Three basic trigonometry identities involve the sums of angles; the functions involved in these identities are sine, cosine, and tangent. You can also adapt these three basic angle-sum identities for the other three functions (cosecant, secant, and cotangent) by using the reciprocal identities.

When confronted with a reciprocal identity, you change the expression to one of the three basic functions, do the necessary work, and then use the reciprocal identity to change the answer back in terms of the function you began with.

You can use the angle-sum identities to find the function values of any angles, but the following examples just show the most convenient combinations — ones with exact values that you can easily fill into the formulas. Suppose, for example, that you want to find the exact value of the sine of 75 degrees. To minimize fuss, you can use the sum of 30 degrees and 45 degrees and the appropriate identity; this uses angles whose functions have nice, exact values.

The angle-sum identities find the function value for the sum of angle and angle :

Using the identity for the sine of a sum, find the sine of 75 degrees:

Determine two angles whose sum is 75 for which you know the values for both sine and cosine.

Choose 30 + 45, not 50 + 25 or 70 + 5, because sticking to the more-common angles that have nice, exact values to use in the formula is your best bet.

Input the angle measures into the identity.

Replace the functions of the angles with their values and simplify.

Sometimes, you have more than one choice for the sum. In this example, find the cosine of 120 degrees by using the identity for the cosine of a sum.

Determine two angles whose sum is 120.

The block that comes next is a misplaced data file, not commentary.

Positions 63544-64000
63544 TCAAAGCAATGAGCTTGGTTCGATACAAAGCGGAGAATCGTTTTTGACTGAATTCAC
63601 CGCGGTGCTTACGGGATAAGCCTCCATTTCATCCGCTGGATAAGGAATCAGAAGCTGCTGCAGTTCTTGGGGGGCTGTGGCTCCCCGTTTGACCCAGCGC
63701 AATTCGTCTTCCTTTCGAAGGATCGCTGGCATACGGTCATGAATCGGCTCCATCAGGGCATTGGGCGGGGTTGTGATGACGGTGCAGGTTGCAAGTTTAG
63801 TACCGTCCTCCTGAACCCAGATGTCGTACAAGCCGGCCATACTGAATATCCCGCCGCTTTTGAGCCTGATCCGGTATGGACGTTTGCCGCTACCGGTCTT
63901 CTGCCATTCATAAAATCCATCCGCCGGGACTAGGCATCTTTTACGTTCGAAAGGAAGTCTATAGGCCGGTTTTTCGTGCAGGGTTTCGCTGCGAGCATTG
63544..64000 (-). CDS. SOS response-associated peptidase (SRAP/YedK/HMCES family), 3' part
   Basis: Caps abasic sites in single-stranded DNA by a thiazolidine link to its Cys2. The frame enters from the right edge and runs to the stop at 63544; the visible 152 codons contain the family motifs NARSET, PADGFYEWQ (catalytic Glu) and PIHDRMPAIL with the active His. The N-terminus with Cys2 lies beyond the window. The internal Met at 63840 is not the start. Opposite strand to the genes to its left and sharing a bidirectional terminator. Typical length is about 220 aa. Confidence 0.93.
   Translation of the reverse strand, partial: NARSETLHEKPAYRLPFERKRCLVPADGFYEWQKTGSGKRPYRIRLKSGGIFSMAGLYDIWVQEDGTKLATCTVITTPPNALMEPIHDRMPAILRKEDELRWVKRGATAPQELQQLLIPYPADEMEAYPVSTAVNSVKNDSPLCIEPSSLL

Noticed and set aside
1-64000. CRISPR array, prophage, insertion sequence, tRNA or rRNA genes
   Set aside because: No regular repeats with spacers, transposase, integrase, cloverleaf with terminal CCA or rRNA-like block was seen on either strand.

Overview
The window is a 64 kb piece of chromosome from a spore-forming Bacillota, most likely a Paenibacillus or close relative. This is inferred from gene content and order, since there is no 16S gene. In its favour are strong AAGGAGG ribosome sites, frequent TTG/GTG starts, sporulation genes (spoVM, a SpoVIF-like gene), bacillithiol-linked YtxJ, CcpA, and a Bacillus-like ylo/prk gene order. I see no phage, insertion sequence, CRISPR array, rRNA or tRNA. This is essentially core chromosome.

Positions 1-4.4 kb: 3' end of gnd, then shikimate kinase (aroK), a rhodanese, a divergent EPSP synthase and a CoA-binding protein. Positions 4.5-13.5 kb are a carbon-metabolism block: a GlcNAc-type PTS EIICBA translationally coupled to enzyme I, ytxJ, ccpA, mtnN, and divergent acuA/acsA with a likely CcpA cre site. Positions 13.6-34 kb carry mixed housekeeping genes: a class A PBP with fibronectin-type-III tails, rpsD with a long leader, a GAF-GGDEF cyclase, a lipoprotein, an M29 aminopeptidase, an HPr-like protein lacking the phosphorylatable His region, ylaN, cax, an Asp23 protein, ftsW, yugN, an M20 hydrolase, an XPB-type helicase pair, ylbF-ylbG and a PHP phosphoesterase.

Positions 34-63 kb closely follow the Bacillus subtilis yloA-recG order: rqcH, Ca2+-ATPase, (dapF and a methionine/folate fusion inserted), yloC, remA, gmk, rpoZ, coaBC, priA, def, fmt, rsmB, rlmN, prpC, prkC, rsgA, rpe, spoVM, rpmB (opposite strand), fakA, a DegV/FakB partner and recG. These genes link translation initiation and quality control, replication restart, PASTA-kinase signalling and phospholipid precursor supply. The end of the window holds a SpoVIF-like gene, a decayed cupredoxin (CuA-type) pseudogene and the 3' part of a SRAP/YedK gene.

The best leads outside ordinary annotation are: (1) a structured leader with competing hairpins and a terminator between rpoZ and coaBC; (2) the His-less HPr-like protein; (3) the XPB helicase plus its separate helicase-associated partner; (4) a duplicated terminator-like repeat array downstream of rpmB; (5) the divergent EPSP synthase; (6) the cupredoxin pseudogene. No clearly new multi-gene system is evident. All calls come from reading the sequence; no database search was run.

Choosing among the most convenient angles, you can use either 90 + 30 or 60 + 60. This example uses 90 + 30, because the sine of a 90-degree angle is 1, and the cosine is equal to 0. Both of those numbers are very nice to have in a computation because they keep it simple.

Input the values into the identity.

Replace the functions with their values and simplify.

Determine two angles whose sum is 7π/12.

It may be easier to think of finding two numbers that add up to 7/12.

Input the values into the identity.

Replace the functions with their values and simplify.

The result in the last step doesn’t leave the answer in the nicest form. The denominator has two terms, and one of them is a radical. One way to make the answer look a bit better and more intelligible is to use a technique called *rationalization*.

To rationalize the numerator or denominator of a fraction, multiply both the numerator and denominator by the *conjugate* (same terms, opposite sign) of the part that you’re rationalizing. When you do so, you end up with the difference of two squares and get rid of the offending portion.

For the next example, you rationalize like so to get the radical out of the denominator:

The final answer is a bit nicer to understand and estimate.

This last example shows how to find csc 105° — using the reciprocal identity, along with the angle-sum identity.

Determine two angles whose sum is 105°.

Angles measuring 60 and 45 degrees have a sum of 105 degrees.

Choose an angle-sum identity.

Since the cosecant is the reciprocal of the sine, use the sine angle-sum to find the sine of 105 degrees.

Fill in the appropriate values.

Use the reciprocal identity to find csc 105°.

Of course, you’ll want to rationalize this value and/or find a nice decimal equivalent.